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We stumbled upon this blog entry from Rob Warner on Giant's website, and since so many Vital readers are race fans, we thought it would be appropriate to share it here too. Rob, you HAVE come a long way since the good old Freecaster days, and whilst we miss the antics every now and then, we still thoroughly enjoy your World Cup work today. Bring on 2015!

Warner and Peaty, back in 2012 - photo Sven Martin.

December 2014, by Rob Warner

The month started for me with a trip to Austria and Red Bull for a meeting. Its always nice going to HQ in Salzburg, It’s the birthplace of the famous opera singer Mozart and wherever you look there seems to be Wiener Schnitzel, Austria’s answer to our Fish and Chips. It's close, but no real substitute to be fair.

After getting up at 4am, running a half marathon through Dusseldorf airport to make my connection I must admit I was expecting a hero’s welcome, but of course it wasn’t to be, as soon as I got expectantly into the ‘board’ room the Boss man, who looks a lot like Lord Sugar, said that we really had to be done in 45 minutes as he had a dentist’s appointment that he could not miss. Oh well not to worry I thought, as long as the finger doesn’t come my way. It was a good meeting actually mainly because I still have a job next year. I’m really looking forward to it.

I guess I’ve come a long way since the ‘Freecaster’ drunk out of my mind screaming days. I had to if I wanted to work for Red Bull. The first time I went to Salzburg was prior to the inaugural 2012 season when Red Bull took over the rights from Freecaster. It was to meet the very same boss I met this time, he’s one of Austria’s most famous commentators in his own right, and is ultimately my boss when I’m working for Red Bull. First thing he asked me back then was if I’d, “ever been trained in commentating?” “No, nothing, it's all me” I boastfully replied.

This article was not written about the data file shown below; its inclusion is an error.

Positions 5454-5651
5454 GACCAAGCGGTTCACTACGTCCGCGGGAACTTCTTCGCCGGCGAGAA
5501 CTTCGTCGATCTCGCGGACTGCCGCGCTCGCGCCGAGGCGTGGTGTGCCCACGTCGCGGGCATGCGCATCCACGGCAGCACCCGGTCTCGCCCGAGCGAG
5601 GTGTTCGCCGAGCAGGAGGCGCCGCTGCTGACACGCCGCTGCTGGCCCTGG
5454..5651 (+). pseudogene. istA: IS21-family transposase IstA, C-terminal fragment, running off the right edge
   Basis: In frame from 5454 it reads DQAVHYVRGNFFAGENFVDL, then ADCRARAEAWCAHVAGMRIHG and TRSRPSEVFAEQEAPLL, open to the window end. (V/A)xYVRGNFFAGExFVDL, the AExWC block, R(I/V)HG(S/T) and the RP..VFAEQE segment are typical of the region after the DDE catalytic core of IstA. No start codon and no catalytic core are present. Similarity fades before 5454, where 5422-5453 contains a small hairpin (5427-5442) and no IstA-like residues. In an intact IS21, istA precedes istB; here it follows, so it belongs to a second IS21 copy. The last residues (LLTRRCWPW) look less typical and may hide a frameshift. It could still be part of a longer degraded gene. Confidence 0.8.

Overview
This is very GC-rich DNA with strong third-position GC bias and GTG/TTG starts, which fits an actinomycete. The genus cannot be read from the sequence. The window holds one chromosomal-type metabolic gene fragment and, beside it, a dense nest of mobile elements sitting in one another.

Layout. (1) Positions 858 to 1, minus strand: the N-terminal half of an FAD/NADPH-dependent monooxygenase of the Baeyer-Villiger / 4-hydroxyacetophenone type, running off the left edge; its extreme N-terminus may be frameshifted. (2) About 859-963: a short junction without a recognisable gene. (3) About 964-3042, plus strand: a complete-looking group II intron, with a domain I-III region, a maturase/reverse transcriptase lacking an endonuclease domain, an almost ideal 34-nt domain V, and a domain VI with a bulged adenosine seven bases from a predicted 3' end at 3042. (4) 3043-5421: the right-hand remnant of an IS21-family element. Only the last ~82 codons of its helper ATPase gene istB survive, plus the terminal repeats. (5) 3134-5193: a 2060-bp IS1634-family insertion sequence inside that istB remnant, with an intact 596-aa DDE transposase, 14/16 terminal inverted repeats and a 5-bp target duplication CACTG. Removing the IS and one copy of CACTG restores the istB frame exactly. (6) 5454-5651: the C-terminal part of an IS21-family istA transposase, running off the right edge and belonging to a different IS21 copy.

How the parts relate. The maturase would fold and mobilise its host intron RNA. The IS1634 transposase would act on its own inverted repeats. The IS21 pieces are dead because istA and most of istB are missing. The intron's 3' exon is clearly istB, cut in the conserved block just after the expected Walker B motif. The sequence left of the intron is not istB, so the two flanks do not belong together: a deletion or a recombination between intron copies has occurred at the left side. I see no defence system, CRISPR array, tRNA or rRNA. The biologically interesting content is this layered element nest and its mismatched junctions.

At the time I really thought my commentary was the best thing ever if I’m honest. I was always pretty wasted, there was always about half a dozen people in the booth partying, I really didn’t care what I said because no one ever pulled me up on anything and the hard core DH audience did love it. Albeit, mostly for the wrong reasons. But it was a good, if unsustainable time.

I now know that it was miles from commentary, miles off. I’m really lucky to have a job. I think it’s solely because Red Bull wouldn’t have wanted to lose the core audience. The first year with them was pretty tough, I got yelled at constantly through my earpiece for shouting, constantly being told not to get so excited. It used to make me so angry, how dare they I thought!

My onsite boss would even come and search the booth for beer just before we started like I was some sort of alcoholic! One time he found one and said, ”You can’t do it without huh?” Not unless you want me develop a staggering stutter I can’t I thought. One was always good to calm the nerves.

Last year carried on in much the same way, I’d get told off plenty but only really for getting to loud and shouting. But I listened and slowly things are coming round to what you could call decent commentary. I hope. Even the beers are gone. The emergency backup for when things started going wrong.

I’m not sure how people become commentators but I don’t think many would have the opportunity to learn like I did, live on air hidden behind a mask of booze. Trouble is I really picked up some bad habits along the way.

I was still pretty arrogant at the start of this year when Red Bull asked me to go and see a commentary coach, again I thought how dare they, I don’t need that. The chap I see is one of the UK’s leading TV football commentators, he was on loads through this year’s World Cup.

I wont bore you with details but to say I’ve had my mind blown apart isn’t an over statement. It’s by far the most interesting hours of tuition I’ve ever had in my life (probably only hours of tuition to be fair!). You do need training to be a commentator, there are real rules that have to be obeyed and I’m slowly having my eyes opened to them. A lot of the stuff is so simple it leaves me feeling like an idiot. But there’s so much going on in a live commentary I can’t ever remember the top three positions straight after a race.

It actually bruises my ego for days after a session but it’s so worth it and as a result I’m getting a lot more offers of work in. I’m actually off to Poland this weekend to commentate on the opening round of the FIM Super Enduro World Championship for Red Bull TV, something I’m well pumped about.

Work's not that bad, it’s actually good fun this having a career for the first time.


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